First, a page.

Our colleagues David Mirera, Morine Ngarari, Esther Magondu, and Miriam Wainaina from KMFRI, Kenya, have recently published a new article in the journal Ocean & Coastal Management:
Societal and environmental impacts of seaweed farming in relation to rural development: The case of Kibuyuni village, south coast, Kenya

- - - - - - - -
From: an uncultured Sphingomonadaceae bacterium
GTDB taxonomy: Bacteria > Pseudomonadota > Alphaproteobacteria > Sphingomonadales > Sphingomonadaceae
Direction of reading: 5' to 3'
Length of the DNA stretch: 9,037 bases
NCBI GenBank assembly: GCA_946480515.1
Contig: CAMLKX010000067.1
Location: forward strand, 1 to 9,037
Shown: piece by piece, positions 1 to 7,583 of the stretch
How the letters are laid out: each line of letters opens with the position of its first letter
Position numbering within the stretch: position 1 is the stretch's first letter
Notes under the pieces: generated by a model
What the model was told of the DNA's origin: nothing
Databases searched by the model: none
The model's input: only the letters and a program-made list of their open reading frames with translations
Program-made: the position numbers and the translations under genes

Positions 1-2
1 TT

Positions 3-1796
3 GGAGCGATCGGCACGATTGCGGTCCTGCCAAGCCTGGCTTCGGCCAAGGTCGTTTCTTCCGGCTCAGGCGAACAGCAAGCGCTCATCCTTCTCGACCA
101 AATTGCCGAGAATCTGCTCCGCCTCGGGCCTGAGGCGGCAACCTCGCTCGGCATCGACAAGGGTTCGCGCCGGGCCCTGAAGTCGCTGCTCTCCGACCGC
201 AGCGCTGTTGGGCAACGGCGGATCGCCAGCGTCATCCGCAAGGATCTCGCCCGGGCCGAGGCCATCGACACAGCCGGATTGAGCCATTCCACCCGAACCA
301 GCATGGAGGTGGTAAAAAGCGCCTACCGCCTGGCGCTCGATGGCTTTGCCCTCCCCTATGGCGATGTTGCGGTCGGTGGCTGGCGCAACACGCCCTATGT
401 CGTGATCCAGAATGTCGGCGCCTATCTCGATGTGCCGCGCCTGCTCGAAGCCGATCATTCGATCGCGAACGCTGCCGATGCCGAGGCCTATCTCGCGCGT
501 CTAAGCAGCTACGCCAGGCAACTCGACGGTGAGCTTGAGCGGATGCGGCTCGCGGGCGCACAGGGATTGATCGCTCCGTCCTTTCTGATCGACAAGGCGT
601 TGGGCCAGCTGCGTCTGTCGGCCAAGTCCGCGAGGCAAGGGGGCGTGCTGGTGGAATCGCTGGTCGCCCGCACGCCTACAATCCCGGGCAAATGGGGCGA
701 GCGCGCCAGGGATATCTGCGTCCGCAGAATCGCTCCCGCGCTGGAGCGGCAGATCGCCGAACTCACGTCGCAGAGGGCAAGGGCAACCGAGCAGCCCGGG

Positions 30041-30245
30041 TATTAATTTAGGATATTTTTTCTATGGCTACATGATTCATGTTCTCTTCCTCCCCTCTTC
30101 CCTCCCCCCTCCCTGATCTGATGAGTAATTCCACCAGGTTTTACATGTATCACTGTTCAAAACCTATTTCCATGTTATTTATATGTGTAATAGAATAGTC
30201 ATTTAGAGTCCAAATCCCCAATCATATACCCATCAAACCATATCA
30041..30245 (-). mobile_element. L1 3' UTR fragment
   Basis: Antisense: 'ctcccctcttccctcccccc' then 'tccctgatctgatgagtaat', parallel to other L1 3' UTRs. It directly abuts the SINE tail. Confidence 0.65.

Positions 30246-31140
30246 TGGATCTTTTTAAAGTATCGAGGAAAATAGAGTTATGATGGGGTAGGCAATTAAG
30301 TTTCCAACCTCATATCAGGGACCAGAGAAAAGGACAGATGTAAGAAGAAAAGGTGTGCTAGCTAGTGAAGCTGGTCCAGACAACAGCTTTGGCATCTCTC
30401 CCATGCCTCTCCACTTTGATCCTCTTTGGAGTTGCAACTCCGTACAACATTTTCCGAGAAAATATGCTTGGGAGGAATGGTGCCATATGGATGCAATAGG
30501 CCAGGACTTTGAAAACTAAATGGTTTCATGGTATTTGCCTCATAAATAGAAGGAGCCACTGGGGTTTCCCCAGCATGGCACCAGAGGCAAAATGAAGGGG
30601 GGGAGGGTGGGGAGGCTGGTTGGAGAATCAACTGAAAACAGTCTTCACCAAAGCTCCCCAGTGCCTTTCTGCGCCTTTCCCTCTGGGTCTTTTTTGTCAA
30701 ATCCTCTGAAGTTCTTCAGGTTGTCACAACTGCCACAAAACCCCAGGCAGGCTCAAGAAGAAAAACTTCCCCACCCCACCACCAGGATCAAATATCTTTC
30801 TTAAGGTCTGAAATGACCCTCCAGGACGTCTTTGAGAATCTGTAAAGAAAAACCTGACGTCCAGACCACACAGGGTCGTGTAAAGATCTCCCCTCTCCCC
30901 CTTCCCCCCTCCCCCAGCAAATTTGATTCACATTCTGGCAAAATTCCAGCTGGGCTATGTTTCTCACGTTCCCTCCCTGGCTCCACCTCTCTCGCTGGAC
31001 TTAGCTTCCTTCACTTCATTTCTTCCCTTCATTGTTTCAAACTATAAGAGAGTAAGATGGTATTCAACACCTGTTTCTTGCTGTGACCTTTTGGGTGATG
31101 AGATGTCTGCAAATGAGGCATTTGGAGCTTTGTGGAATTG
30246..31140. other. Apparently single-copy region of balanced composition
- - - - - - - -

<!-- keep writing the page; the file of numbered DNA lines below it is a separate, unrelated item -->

Seaweed cultivation has become a major alternative source of livelihood to a number of coastal inhabitants in developing countries. It has a high return on investment compared to activities like fishing. Farming was introduced to communities in the south coast of Kenya to improve the wellbeing and enhance development initially with one village (Kibuyuni) but has currently spread to five other villages and continue to interest more participants. The current study aimed to understand the societal and environmental impacts of seaweed farming at Kibuyuni village in the south coast of Kenya to inform management interventions in the coastal areas. A multidisciplinary research approach using different methods including observation, surveys, focus group discussion and field experiments were used to collect data. Secondary data was mined from grey literature on the project that included project reports, farm records and unpublished status reports. On growth of seaweeds, the study revealed that off bottom culture method provided better growth rates and was fully adopted by farmers. Seaweed farming is practised within specific times of the day and month thus offer flexibility in involvement of farmers and labourers to participate in other income generating activities for diversification and spreading of risks. Further, the farming has different production chains that create employment for casual labourers. The industry raised a total of $ 12,000 direct income to Kibuyuni village through sell of dry seaweeds in 2017 in addition to other indirect benefits accrued. Income gained from sell of dry seaweed revolutionised the village through construction of modern houses, paying of school fees, medical care, food security and nutrition among other investments. Women form the highest proportion of seaweed farmers (75.2%) while youth and men contribute 7.62% and 17.14% respectively. Income earned from the business has given women an opportunity to contribute in the family decision-making process. Prices for dry seaweeds have fluctuated over time though the local buyers have maintained the purchasing power. During the last years, farmers have been involved in fabrication of value added products from seaweeds like soaps, salad, shampoo and fish feed with an aim of increasing revenue from seaweed farming. Investments in seaweed farming enterprises at Kibuyuni have opened the village to development of road networks and electrical power supply. The study found out that seaweed farming has minimal environmental impacts to the marine (herbivores fish increased while carnivores fish decreased after establishment of farmers) and terrestrial ecosystem bordering the farms. Therefore seaweed-farming has a potential of impacting positively on the wellbeing of coastal communities if proper management interventions are put in place to mitigate the associated negative impacts that may arise in addition to broader effects of development like migrations that are currently minimal.